The worst part is that all of this rumination is probably terrible for my cardiovascular health in the long-run. I try to adopt my positive coping mechanisms…but am I actually doomed?

Susan K. Wood of the University of South Carolina spoke on the role of stress and neuroinflammation in not only the susceptibility to depressive symptoms, but also how these symptoms translate to risks for cardiovascular disease. Wood was one of several speakers on Tuesday’s symposium focusing on resilience to stress.

November 18, 2014

#SfN14 Day 3: How to Effectively Communicate Your Science to the Public

This post is part of my series on the 2014 Society for Neuroscience annual meeting. You can read other posts in this series here. I’m also live-tweeting some sessions @GainesOnBrains. Join the conversation at #SfN14.

My positively GORGEOUS new cell scarf from Artologica (Michele Banks)!
Check out her Etsy store for this and other incredible art!
Talk about exhaustion. I didn’t get a chance to write yesterday because I was too busy meeting Internet friends at #sfnbanter. In case anyone was wondering, all the people on Twitter are real!

In sleep research, we have this term called “social jetlag.” It’s aptly named. I’m feelin’ it big time this morning.

Yesterday morning, I attended the professional development workshop called “How to Effectively Communicate Your Science to the Public.” Panelists included science communicator Elaine Snell, AAAS Director of Public Engagement Tiffany Lohwater, author Jane Nevins, and Columbia University professor and NeuWrite host Stuart Firestein.

Here are some tips and tricks that particularly stood out to me:

November 16, 2014

#SfN14 Day 2: On the Origin of Sex Differences in the Brain (Theme E)

This post is part of my series on the 2014 Society for Neuroscience annual meeting. You can read other posts in this series here. I’m also live-tweeting some sessions @GainesOnBrains. Join the conversation at #SfN14.

This is what a bunch of hungry neuroscientists look
like when it's 5pm and the poster session is over.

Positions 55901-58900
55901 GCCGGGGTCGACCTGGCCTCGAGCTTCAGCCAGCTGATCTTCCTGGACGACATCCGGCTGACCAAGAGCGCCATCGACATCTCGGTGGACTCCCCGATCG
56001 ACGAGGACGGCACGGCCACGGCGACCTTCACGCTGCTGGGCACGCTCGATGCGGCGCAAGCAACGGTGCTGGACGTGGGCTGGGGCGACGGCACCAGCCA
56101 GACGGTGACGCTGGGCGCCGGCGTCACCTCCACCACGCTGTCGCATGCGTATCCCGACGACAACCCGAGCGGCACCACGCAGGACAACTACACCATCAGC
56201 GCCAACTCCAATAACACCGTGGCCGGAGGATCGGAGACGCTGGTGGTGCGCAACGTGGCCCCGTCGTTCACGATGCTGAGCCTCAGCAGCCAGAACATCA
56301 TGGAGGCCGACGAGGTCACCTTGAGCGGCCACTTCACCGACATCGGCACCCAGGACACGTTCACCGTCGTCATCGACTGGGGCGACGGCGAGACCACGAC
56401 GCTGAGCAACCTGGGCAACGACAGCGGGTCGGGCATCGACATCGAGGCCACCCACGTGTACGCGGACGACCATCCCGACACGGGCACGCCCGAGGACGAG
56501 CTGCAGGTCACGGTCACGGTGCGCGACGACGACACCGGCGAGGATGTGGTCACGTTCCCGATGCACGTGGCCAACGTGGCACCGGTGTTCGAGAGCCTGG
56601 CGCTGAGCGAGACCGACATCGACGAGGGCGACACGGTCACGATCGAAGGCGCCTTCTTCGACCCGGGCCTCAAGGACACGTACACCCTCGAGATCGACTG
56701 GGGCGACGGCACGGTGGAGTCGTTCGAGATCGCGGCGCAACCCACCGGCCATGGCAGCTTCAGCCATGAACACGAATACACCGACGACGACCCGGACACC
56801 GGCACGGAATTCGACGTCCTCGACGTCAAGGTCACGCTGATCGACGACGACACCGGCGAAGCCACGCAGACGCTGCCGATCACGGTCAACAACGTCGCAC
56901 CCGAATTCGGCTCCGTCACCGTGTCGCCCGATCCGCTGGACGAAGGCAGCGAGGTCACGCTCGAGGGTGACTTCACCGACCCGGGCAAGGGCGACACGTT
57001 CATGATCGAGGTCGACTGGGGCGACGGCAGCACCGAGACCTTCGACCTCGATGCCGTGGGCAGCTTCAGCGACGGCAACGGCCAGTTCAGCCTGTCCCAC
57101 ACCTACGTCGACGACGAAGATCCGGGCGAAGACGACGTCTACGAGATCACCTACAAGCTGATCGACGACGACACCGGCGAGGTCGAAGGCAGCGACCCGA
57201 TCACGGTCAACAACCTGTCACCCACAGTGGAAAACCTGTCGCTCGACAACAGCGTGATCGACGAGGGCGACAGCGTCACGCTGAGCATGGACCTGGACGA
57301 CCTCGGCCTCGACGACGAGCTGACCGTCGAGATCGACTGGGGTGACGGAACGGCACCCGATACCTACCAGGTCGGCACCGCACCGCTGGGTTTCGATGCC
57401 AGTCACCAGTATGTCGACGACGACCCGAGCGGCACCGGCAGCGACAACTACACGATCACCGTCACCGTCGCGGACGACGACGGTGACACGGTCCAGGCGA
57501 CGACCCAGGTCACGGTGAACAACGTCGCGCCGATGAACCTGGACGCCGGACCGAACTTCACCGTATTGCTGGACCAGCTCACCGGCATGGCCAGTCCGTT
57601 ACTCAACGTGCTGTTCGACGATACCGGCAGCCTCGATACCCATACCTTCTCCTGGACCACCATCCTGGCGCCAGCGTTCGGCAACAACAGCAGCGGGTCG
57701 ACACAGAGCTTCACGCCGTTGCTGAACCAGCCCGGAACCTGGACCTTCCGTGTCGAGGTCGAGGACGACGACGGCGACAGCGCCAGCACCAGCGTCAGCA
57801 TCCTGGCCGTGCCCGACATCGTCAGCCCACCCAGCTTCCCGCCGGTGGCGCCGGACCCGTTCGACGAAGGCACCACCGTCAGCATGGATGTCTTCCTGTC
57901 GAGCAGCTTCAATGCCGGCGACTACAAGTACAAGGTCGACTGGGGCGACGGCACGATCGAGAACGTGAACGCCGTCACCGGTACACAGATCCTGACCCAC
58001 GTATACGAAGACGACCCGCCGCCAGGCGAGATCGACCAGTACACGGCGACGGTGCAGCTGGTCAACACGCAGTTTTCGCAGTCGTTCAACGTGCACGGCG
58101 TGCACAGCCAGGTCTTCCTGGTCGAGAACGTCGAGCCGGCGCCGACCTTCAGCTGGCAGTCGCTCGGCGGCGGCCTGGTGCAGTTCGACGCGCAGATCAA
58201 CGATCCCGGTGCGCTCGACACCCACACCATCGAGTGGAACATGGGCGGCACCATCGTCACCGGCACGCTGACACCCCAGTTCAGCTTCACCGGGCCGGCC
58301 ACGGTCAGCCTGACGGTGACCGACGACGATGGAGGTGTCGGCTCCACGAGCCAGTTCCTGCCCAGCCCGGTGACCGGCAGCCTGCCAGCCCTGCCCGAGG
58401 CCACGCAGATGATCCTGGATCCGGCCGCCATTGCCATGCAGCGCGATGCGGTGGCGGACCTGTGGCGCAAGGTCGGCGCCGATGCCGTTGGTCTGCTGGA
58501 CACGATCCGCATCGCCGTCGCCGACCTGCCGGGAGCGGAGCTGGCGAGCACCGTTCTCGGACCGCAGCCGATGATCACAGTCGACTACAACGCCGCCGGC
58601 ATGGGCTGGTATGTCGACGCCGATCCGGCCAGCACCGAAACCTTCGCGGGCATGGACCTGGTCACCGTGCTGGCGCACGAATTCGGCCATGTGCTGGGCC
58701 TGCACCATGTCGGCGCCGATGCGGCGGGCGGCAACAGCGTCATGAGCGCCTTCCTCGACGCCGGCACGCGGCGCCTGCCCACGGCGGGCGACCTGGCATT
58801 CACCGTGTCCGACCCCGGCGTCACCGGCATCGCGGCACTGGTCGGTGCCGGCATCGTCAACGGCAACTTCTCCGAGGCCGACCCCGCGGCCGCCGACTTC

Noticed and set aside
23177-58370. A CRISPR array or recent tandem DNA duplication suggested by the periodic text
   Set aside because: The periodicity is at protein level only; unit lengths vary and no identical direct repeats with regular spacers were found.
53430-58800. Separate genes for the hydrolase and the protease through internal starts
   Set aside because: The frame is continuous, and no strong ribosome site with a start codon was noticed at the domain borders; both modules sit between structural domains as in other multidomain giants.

One of my mentors likes to occasionally tease me when I bring him data: “You’ve discovered something new. Men and women are different.”

He kids, of course. Male and female brains are different in funny and fascinating ways we don’t quite understand.  My poster (which I presented this afternoon) was on gender differences in the loss of slow-wave sleep across adolescence. I just had a paper accepted (today, actually!) on gender differences in some aspects of sleep apnea. (I could actually probably build a pretty successful career on studying gender differences in sleep alone, actually. If I wanted to.)

So I was very excited to attend Dr. Margaret (Peg) McCarthy’s talk on the origin of sex differences in the brain earlier this afternoon.

Let me get two things out of the way before I begin. First of all, I really admired Dr. McCarthy, who hails from the University of Maryland School of Medicine, for how she spoke about her past and present colleagues, giving credit where credit was due to previous labmates and graduate students. You don’t realize how few people do that until someone does it explicitly.

Secondly, McCarthy covered the history of research in sex differences in the most genius way possible: a parody of The Big Bang Theory theme song. Seriously—it was golden.

The simplistic view of biological sex differences goes a little something like this: an undifferentiated group of cells destined to become the gonads will, by default, be ovaries. But it’s the influence of the Y chromosome that gives half of our population testes. In this way, too, the “female brain” is the “default brain.”

#SfN14 Day 1: Tackling Difficult Mentor/Mentee Discussions

This post is part of my series on the 2014 Society for Neuroscience annual meeting. You can read other posts in this series here. I’m also live-tweeting some sessions @GainesOnBrains. Join the conversation at #SfN14.

Wearing lots of hats—er, ribbons—at this meeting.
Greetings from D.C.! It’s nearly midnight on Saturday and my stomach is exploding from this chocolate torte I decided would be a good idea after a giant plate full of ravioli.

It wasn’t a good idea, though. It was a GREAT idea.

This afternoon, I attended life coach Dr. Samantha Sutton’s interactive talk called "Mentor-Mentee Interaction: How to Have a Difficult Conversation." In the past, Dr. Sutton has presented this as a 10-week, 4-credit course at Stanford. I was pleasantly surprised to see what I believe were an equal number of students, postdocs, and professors in attendance.

When I typically think of preparing for a tough talk, a student approaching a professor comes to mind. My preparation strategy for things like this is usually: 1. Prepare what you’ll say; 2. Be disappointed by mentor’s response; and 3. Not know how to respond because I didn’t prepare for this response, and because I lack tact and self-confidence. Knowing I’m not alone, and that PIs struggle with this too, was reassuring to me.

Kudos to everyone for realizing that relationships in the workplace—and especially among extremely competitive and career-driven scientists—are really, really complex.